Study will help determine whether emergency treatment can reduce impact of brain bleeds

Ronald Reagan UCLA Medical Center to be part of national study
NIH StrokeNet is joining researchers at more than 100 other hospitals across the United States and other countries to conduct a research study of bleeding in the brain called FASTEST.

Ronald Reagan UCLA Medical Center will be one of more than 100 hospitals across the United States and other countries studying whether emergency treatment using a protein made by the body can stop brain bleeds and improve outcomes. 

FASTEST is a research study involving patients who have had bleeding in the brain, also called intracerebral hemorrhage (ICH). ICH occurs when a weakened blood vessel in the brain breaks, and bleeding accumulates in the brain. Most of this bleeding occurs within a few hours of onset of symptoms. 

The brain injury from ICH is usually very severe. More than four in ten people with ICH die within a month, and only one in five can independently care for themselves after six months. There is currently no treatment for ICH that is scientifically proven to improve outcome.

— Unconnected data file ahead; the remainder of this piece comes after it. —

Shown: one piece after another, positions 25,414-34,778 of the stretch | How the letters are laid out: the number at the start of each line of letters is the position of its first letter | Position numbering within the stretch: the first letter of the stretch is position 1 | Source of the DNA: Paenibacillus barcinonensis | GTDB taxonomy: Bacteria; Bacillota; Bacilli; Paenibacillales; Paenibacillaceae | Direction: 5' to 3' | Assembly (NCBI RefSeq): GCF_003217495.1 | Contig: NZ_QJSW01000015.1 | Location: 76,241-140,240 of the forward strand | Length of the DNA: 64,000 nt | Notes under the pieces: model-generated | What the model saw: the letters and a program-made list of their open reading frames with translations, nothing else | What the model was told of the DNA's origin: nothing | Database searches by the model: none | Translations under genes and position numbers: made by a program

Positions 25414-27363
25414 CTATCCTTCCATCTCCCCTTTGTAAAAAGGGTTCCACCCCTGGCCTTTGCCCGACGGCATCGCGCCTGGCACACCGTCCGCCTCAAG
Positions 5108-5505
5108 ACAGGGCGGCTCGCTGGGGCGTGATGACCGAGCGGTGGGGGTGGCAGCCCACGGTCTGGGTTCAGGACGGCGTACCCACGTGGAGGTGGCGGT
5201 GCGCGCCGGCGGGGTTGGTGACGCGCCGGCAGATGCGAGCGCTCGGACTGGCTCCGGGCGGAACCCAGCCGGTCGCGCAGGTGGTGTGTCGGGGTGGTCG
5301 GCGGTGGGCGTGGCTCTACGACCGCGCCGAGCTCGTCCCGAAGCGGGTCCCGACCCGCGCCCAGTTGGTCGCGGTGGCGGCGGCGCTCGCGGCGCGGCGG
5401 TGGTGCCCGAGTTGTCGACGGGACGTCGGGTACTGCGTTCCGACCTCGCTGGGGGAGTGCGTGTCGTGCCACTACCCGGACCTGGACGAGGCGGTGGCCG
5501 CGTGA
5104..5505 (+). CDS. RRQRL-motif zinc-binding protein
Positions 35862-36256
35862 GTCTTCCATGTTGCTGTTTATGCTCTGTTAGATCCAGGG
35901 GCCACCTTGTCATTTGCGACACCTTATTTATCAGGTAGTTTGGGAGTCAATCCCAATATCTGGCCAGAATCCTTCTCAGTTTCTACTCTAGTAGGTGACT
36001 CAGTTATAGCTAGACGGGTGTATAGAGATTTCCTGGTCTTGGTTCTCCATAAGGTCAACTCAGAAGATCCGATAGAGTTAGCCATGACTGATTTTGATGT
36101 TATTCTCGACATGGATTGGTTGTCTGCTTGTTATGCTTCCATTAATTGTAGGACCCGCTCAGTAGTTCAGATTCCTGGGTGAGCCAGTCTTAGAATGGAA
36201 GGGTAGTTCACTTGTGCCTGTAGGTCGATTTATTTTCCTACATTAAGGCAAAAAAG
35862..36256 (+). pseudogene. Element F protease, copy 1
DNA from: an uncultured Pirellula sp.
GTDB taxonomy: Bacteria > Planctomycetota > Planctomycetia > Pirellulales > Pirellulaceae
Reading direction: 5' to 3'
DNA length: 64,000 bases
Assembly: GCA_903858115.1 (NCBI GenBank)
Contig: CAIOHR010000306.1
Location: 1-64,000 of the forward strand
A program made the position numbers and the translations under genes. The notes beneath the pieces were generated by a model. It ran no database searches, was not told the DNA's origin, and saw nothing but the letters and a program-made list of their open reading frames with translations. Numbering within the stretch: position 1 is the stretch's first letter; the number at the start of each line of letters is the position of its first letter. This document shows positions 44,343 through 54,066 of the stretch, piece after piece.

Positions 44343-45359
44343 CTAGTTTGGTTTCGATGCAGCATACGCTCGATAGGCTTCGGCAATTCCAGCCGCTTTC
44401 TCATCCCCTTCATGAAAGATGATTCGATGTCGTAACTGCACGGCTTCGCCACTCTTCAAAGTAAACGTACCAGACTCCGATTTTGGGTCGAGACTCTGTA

The FASTEST research study is being done to determine if recombinant Factor VIIa (rFVIIa), a protein that the body makes to stop bleeding at the site of injury to a blood vessel, can slow bleeding in the brain and improve outcome. rFVIIa is approved for treatment of bleeding in patients who have inherited lack of clotting factors but is not approved for treatment of ICH. 

For the new study, patients suffering brain bleed will be randomly assigned to receive either rFVIIa or a placebo (no active ingredient). Medical care otherwise will be identical for the two treatment groups, including close management of blood pressure and care within an intensive care unit. The results of the study will help doctors discover if rFVIIa improves outcome in patients with bleeding in the brain.  

Some patients will be enrolled without consent if a family member or representative is not rapidly available. Because the study may affect members of the community, investigators welcome feedback and questions before it begins. For more information or to decline participation in this research study, please visit or contact research study staff at [email protected]. The Primary Investigator of the study is:. May Nour, MD, PhD and the Study Coordinator is Ileana Grunberg, RN.